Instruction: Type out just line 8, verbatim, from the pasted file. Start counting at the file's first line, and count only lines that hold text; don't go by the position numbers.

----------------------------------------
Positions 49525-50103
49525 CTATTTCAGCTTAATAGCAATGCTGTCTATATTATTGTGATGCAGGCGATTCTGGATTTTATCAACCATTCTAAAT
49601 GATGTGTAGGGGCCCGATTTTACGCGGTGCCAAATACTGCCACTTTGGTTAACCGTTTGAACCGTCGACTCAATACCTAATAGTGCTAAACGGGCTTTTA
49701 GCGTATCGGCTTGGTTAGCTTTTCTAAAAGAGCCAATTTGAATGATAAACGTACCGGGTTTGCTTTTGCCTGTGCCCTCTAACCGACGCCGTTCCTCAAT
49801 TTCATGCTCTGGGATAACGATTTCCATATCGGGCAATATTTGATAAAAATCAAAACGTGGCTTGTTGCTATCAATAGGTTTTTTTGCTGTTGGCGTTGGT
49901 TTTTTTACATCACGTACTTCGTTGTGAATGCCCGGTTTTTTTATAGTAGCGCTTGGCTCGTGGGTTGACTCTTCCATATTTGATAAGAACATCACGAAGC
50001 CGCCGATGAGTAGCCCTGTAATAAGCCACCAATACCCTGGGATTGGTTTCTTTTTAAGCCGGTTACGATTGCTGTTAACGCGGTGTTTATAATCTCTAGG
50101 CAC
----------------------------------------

50101 CAC